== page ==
IMF fiscal projections shows that budget cuts are expected in 154 countries this year, and as many as 159 countries in 2022.
This means that 6.6 billion people or 85% of the global population will be living under austerity conditions by next year, a trend likely to continue at least until 2025.
The high levels of expenditures needed to cope with the pandemic have left governments with growing fiscal deficit and debt. However, rather than exploring financing options to provide direly-needed support for socio-economic recovery, governments—advised by the IMF, the G20 and others—are opting for austerity.
More than 40 governments are forecasted to spend less than the (already low) pre-pandemic levels, with budgets 12% smaller on average in 2021-22 than those in 2018-19 before COVID-19, including countries with high developmental needs like Ecuador, Equatorial Guinea, Kiribati, Liberia, Libya, Republic of Congo, South Sudan, Yemen, Zambia and Zimbabwe.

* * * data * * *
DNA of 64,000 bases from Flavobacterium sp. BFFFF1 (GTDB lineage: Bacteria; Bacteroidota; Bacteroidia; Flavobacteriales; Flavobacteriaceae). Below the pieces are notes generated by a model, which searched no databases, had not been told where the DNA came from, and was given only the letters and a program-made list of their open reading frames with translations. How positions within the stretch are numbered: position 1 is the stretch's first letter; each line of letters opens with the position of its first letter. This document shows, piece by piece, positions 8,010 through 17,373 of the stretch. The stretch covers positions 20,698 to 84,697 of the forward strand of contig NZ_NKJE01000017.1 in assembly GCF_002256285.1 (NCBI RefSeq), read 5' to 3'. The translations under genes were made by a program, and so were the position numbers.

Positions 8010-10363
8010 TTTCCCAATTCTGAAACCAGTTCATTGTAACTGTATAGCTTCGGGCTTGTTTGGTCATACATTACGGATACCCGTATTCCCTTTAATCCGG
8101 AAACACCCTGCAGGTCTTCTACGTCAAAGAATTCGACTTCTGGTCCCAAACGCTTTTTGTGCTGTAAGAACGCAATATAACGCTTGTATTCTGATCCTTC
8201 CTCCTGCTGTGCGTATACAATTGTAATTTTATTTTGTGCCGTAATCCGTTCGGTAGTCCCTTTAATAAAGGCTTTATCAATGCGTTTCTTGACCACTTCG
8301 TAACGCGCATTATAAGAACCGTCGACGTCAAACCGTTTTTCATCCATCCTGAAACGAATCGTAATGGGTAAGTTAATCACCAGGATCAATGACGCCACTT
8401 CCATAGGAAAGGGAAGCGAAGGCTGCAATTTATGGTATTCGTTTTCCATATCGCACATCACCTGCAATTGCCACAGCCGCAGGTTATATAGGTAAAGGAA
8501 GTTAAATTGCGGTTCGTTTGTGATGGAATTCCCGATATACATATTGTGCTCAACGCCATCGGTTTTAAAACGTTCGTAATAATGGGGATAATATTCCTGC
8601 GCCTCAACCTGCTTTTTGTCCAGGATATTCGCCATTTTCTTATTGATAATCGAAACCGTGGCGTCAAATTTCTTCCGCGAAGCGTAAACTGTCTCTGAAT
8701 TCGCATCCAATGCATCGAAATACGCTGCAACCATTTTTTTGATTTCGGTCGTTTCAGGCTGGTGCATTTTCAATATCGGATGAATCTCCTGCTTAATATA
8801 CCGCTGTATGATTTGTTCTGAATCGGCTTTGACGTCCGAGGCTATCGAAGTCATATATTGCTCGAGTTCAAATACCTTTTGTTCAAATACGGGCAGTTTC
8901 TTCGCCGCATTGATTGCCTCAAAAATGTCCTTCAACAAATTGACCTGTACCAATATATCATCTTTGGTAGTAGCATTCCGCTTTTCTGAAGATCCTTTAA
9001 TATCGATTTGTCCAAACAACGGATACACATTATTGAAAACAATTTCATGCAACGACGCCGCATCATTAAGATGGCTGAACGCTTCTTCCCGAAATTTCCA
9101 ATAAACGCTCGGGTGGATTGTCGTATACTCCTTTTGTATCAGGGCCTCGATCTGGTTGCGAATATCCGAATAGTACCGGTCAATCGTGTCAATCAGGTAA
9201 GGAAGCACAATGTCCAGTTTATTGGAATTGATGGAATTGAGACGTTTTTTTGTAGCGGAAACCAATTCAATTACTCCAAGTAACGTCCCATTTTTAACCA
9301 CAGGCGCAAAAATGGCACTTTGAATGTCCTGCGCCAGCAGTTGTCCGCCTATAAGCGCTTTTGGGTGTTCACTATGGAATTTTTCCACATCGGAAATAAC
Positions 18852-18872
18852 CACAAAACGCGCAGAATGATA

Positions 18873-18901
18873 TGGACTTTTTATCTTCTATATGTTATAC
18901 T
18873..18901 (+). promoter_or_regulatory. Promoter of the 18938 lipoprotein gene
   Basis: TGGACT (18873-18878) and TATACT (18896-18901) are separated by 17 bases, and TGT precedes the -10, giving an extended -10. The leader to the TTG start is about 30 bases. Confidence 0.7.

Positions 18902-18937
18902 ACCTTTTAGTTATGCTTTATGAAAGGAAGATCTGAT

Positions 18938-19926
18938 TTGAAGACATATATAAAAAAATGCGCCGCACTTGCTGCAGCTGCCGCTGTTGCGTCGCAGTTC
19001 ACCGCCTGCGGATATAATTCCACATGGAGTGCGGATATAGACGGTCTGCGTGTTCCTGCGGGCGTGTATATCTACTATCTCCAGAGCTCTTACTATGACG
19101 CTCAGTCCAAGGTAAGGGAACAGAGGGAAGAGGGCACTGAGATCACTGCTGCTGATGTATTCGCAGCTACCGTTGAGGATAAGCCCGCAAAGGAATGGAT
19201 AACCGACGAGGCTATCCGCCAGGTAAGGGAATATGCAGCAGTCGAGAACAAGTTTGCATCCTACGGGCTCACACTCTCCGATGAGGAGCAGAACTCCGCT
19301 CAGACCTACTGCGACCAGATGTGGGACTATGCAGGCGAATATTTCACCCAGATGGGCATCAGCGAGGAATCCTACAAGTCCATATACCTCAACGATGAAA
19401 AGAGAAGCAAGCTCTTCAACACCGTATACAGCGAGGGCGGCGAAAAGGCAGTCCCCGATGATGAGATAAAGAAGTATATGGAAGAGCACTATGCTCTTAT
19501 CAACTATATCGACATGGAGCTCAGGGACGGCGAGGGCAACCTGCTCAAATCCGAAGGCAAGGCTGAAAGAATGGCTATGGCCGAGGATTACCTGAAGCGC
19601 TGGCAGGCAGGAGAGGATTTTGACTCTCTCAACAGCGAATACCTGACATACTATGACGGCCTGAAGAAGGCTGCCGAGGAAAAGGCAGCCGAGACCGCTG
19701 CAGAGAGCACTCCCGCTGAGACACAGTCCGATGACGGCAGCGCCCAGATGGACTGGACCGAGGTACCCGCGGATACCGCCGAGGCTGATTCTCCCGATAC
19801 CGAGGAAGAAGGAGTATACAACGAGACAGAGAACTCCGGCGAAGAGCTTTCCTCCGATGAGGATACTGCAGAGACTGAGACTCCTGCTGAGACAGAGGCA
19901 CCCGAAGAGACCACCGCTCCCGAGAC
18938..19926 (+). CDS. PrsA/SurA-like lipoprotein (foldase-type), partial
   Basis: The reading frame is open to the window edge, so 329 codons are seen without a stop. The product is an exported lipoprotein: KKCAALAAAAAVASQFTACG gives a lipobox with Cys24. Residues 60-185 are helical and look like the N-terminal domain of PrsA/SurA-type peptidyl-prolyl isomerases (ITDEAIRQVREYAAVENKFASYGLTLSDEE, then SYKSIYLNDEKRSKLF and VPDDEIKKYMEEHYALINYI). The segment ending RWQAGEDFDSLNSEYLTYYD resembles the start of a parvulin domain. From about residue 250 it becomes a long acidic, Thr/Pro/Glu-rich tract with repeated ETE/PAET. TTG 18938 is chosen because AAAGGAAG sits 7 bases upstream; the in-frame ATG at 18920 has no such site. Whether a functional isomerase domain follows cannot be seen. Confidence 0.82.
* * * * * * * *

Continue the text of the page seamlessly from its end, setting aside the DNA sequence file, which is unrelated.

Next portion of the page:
Austerity proves to be a deadly policy.
From 2010 to 2019, billions of people were affected by reduced pensions and social security benefits; by lower subsidies, including for food, agricultural inputs and fuel; by wage bill cuts and caps, which hampered the delivery of public services like education, health, social work, water and public transport; by the rationalization and narrow-targeting of social protection programs so that only the poorest populations received smaller and smaller benefits, while most people were excluded; and by less employment security for workers, as labor regulations were dismantled. Many governments also introduced regressive taxes, like consumption taxes, which further lowered disposable household income. In many countries, public services were downsized or privatized, including health.
The weak state of public health systems—overburdened, underfunded and understaffed from a decade of austerity—aggravated health inequalities and made populations more vulnerable to COVID-19. After COVID-19’s devastating impacts, austerity will only cause more unnecessary suffering and hardship.